Aude is a département in south-central France, which makes up one fifth of the Languedoc province. Located between the Mediterranean and the Pyrenees, this area is one of attractive, ever-changing landscapes. It has so much to offer and would be a fantastic location for a property.
Each area of Aude has its own particular, interesting and unique natural landscape. Providing a beautiful natural barrier between land and sea, this area is home to pink flamingos and white stilts, which can be found wading and
Introducing Aude and Languedoc-Roussillon
foraging for food. Further inland, this Eastern part of Aude changes dramatically to shrub and scrub land, with equally rich flora and fauna. The villa is located near to forests and mountains. The ‘Black Mountain Country’ in the north and west of Aude there is a largely wooded landscape, where forests of oak, beech, poplar and ash abound, and there are rare peat lands. The Corbières area in central Aude, is a stunning mixture of dissected plateaux, steep hills, hidden valleys, woodland and vineyards.
One of the most famous places in Aude is Carcassonne, situated only 55km away and home to the famous medieval walled city (La Cité), which dates back as far as the fifth century. The fortress here is a UNESCO world heritage site, and is spectacularly dramatic. A day trip is defintely worth it and is recommended! At Narbonne, you can view a series of first century Roman remains, including underground tunnels and Roman storage rooms. There is a rich history here, and there are many castles and fortresses to be found dotted around the countryside, often on dramatic rocky peaks. Good examples are those at Quéribus and Lastours, which are absolutely breath-taking. Aude has strong religious traditions, and is often referred to as ‘Cathar Country’, after the religious movement which flourished here in the 12th and 13th centuries. There are many abbeys, including Sainte-Hilaire, Sainte-Marie Lagrasse and Fontfroide. Fontfroide, a former Cisterian monastery, is now a working farm, bookstore and restaurant, and producer of wine of AOC Corbières quality.
In fact, this region is home to some fine wines, and Vineyards can be seen throughout the region. Viticulture is the main economic activity of Aude. The East is home to Corbières and la Clape; in the centre Minervois and Côtes de Malpeyre wines are made. In the south, Blanquette de Limoux is produced. This sparkling white wine is said to have been the forerunner of champagne and is very popular in the département. If you are more of a fan of liqueur, then local Cartagène may take your fancy. It is most pleasant with foie gras and Roquefort.
For gourmet-lovers an Aude property has much to offer. There is even a festival dedicated to food! “Toques et Clochers” takes place over the weekend of Palm Sunday celebrates the gastronomy of the area around Limoux. Local delicacies include fricassee of pork and cassoulet (white beans and sausage). In the area around the coast, make sure you sample borrida d’anguilles (eel stew), which is delicious! Gruissan and Leucate are famous for oysters and local olive oil can be found at markets. Incidentally, when you’re in Carcassonne, make sure you stop by the market in Place Carnot, which is held on Tuesdays, Thursdays and Fridays. You are bound to find something just wonderful to cook in your new Aude property. After all, what is better than local, fresh produce?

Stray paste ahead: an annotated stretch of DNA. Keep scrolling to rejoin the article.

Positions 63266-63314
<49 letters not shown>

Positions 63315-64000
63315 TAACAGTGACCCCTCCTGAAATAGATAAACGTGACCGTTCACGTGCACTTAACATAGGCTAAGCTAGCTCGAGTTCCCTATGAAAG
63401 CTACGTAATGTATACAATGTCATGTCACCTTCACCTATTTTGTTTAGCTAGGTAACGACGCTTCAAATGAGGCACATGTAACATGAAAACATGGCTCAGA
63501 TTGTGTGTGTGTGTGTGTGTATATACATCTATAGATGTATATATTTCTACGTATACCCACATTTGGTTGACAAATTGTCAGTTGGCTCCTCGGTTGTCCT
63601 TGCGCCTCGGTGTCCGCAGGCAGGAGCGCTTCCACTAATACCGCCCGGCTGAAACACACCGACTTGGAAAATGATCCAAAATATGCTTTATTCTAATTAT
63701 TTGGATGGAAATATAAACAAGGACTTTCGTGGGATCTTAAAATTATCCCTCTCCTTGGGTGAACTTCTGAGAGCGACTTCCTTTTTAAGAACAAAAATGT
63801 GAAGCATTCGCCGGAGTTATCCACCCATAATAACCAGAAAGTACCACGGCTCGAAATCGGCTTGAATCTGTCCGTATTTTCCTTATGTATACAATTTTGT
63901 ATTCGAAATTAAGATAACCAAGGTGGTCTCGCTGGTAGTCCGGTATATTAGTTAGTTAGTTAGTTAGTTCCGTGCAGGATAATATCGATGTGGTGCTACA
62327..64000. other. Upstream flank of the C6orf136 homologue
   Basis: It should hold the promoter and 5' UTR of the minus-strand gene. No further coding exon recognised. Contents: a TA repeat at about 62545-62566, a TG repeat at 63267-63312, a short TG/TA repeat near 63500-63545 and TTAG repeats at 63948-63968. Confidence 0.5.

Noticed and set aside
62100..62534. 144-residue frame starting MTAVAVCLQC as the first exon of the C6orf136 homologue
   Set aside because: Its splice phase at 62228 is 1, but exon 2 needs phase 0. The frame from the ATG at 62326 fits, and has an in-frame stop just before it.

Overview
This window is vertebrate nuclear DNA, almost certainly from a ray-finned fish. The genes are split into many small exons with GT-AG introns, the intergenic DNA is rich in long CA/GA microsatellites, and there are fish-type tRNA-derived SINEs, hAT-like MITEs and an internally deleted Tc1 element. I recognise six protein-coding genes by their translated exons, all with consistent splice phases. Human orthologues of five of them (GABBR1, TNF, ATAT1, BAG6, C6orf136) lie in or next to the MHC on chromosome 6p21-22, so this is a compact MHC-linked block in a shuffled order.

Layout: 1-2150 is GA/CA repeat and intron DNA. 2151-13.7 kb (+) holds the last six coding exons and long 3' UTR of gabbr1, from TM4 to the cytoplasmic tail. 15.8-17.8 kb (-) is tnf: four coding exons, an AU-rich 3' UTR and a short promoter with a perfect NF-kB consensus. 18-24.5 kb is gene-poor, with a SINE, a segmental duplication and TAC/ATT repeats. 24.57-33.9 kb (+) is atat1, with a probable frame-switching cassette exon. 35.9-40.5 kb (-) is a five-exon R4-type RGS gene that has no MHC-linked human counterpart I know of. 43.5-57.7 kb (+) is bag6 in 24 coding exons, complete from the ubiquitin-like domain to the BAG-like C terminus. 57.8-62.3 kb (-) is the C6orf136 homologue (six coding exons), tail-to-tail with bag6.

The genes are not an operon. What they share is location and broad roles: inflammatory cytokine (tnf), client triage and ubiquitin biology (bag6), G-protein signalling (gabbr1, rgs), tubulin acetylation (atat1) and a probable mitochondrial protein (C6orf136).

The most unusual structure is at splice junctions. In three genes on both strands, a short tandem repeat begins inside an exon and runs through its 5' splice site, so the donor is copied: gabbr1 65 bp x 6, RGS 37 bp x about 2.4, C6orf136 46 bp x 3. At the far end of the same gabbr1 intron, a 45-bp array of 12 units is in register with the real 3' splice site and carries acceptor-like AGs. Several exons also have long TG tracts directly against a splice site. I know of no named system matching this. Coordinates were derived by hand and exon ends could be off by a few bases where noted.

The climate varies across Aude. In the East, the weather there is typically Mediterranean. In the mountainous areas of the north and south of Aude, the climate is slightly cooler, with some quite low temperatures in winter. In the west there is slightly more precipitation. The villa is situated rougly in the center of Aude, so it has a climate influence from mainly the East, due to the area being sheltered by the mountains to the West.
This striking rural region is certainly unique, and as you can see we are situated in a varied and beautiful part of Aude. We are sure you’ll find something just perfect for you to visit. Time to crack open the Blanquette de Limoux?
Everyone has heard of Andorra, because of its skiing and tax free status, and it is worth a visit just for the shopping, where else in Europe can you buy a litre of Whiskey for a fiver. However, if you make the effort to escape the commercialism, you’ll find this little country is full of surprises, and very unique. Andorra is home to folk dances like the contrapas and marratxa which survive in the parish of Sant Julià de Lòria. Also if you like Jazz, the Escaldes-Engordany International Jazz festival is worth a visit, its an important event in Andorra’s cultural life. Of course we can't forget to mention Andorra's numerous and well equipped skiing resorts! Andorra is really worth exploring !!!